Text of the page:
2012 the European Year for Active Ageing and Solidarity between Generations – Lifelong Learning activities


Lifelong Learning initiatives

The year is intended to raise awareness of the contribution that older people make to society. Policymakers and relevant stakeholders at all levels are encouraged to take action with the aim of creating better opportunities for active ageing and strengthening solidarity between generations. This article is deals with Lifelong Learning initiatives launched by the EU in 2012.

Major European Conference in November 2012

Besides many initiatives at the European level promoting active and healthy ageing, the European Commission, DG Education and Culture will organise in the context of the European Year 2012, a major European conference on learning dimension of active ageing to be held in Brussels in November 2012. The purpose of the conference will be to take stock of national developments, to review existing analyses and good practice developed by Grundtvig projects, partnerships, networks and mobility actions and their potential for dissemination and mainstreaming. One of the themes of the conference will be healthy and active ageing and the role that learning activities play in keeping older people independent and healthy. The outcomes of the conference will provide a foundation for a first set of policy recommendations and guidelines as the basis for further policy cooperation in the framework of the European Agenda for Adult Learning adopted in November 2011.

A Study on Learning for active ageing and Intergenerational learning

Furthermore, in 2011 we launched the Study on Learning for active ageing and Intergenerational learning to promote and steer the policy processes. The study will include the compendium of best practice projects in the field of active ageing and intergenerational learning that have been founded through the Grundtvig programme. Concluded in 2012, this study will help us to identify the key elements of the role of learning in an ageing society and its implications for Europe and will be used in the framework of European cooperation activities while defining an impetus for commitment and concrete action. Plans to sustain the good effects of different LLL campaigns and initiatives The European Year for Active Ageing and Solidarity between Generations 2012 is the unique opportunity and important momentum to promote active ageing policies across Europe. From the perspective of adult learning, the European Year provides an excellent opportunity to define the field of learning for active ageing and to place it in the context of overall active ageing policy. It is an occasion to highlight what has already been done but also to reflect on new solutions and gaps that remain be addressed at European, national, regional, and local levels. But active ageing policies do not stop with the end of the European Year 2012. The European Union will continue to support the key principles of promoting active ageing including learning opportunities for older people while fostering social inclusion and intergenerational solidarity.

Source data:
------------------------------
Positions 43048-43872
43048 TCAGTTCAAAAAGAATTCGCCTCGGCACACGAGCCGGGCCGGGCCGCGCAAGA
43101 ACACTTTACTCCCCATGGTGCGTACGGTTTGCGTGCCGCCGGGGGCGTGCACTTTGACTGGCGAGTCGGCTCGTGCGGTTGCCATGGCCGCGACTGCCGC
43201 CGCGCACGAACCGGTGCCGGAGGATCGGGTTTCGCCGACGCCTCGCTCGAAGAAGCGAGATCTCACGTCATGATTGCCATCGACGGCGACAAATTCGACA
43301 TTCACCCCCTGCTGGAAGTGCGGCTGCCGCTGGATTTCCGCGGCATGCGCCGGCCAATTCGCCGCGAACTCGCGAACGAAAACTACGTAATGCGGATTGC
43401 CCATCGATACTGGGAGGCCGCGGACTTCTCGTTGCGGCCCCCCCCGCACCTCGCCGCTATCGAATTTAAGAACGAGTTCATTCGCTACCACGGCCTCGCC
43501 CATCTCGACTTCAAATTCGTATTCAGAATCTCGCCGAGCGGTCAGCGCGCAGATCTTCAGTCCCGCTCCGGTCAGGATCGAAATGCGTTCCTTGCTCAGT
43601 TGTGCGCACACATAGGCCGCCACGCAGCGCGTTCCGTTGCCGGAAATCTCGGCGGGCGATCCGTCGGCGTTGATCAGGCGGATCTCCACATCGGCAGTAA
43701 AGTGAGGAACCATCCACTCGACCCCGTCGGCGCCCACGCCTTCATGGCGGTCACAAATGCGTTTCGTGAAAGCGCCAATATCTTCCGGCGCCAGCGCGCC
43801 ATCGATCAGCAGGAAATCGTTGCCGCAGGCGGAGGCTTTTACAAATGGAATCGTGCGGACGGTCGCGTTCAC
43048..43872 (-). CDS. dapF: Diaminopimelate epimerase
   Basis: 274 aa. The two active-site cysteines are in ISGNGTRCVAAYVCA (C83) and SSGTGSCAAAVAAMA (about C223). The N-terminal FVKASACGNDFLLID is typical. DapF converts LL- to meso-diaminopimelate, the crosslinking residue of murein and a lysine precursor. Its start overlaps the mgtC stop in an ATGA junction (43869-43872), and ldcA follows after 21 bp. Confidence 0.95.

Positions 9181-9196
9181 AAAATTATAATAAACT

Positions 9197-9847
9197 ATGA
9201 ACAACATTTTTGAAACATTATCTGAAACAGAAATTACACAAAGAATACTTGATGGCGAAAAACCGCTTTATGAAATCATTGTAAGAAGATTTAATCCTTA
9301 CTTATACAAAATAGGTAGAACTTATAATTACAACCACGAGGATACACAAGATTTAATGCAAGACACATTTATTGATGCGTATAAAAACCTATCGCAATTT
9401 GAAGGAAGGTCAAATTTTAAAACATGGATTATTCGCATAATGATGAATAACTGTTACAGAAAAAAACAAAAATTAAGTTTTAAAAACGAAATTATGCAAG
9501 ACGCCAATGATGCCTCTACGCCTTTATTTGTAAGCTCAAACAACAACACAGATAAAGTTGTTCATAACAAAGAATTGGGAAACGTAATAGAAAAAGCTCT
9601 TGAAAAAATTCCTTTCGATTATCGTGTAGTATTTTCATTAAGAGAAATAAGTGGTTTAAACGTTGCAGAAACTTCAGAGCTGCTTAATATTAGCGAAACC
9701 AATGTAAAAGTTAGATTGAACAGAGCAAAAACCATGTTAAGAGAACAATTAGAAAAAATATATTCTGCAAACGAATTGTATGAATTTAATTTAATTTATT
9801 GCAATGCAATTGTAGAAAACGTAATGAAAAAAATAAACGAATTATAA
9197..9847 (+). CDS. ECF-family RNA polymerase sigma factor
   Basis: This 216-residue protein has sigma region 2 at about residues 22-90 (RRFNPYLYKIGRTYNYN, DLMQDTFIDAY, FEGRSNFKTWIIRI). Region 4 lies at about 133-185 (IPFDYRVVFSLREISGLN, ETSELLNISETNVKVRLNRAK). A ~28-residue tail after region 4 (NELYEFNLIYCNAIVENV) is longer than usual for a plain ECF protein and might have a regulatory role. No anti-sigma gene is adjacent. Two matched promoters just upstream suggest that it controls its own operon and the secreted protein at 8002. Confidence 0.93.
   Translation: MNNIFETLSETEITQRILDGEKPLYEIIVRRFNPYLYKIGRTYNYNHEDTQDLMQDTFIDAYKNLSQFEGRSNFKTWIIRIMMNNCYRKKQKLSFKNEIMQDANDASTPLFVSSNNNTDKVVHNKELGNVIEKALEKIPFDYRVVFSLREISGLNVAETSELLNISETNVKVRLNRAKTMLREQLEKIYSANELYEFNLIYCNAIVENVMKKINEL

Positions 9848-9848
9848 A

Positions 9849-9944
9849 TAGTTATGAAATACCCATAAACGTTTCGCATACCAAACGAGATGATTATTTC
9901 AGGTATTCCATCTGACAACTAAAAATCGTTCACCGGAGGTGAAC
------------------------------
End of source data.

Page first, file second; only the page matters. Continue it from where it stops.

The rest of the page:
Ambitious long term targets a part of Europe 2020 agenda

The overall strategy for the EU – the Europe 2020 agenda - sets ambitious long-term targets which could only be achieved by addressing challenges that demographic change brings to our society. Moreover, the European Commission will strongly support the implementation of strategic objectives of the new European Agenda for Adult Learning of reaching seniors, especially by supporting Members States through the Open Method of Coordination, by collecting evidence and expanding knowledge-base. The future Electronic Platform for Adult Learning in Europe - EPALE, which should be launched in 2014, will offer the space for building up on the results of the European Year 2012 in the field of adult learning.

Dana Bachmann is Head of the Adult Education; Grundtvig unit at DG EAC. She is responsible for adult learning policy and for the implementation of the Grundtvig strand of the Lifelong Learning Programme. From 2008 to 2011 she worked at the European Court of Human Rights and previously she managed diverse projects in the field of environmental law in Central and Eastern Europe.

Tapio Säävälä has been working in the field of education since 1985. He started his career as a Special Needs Education Teacher, and worked as a School Headmaster and as a Senior Adviser in the National Board of Education in Finland. He joined the European Commission in 2002 to work on lifelong learning policies and key competences in particular. In 2006-2011 he worked on school education policies focusing on curriculum development. Currently, he is Deputy Head of Unit responsible for adult education policies and the Grundtvig programme.

Publicerad 12.4.2012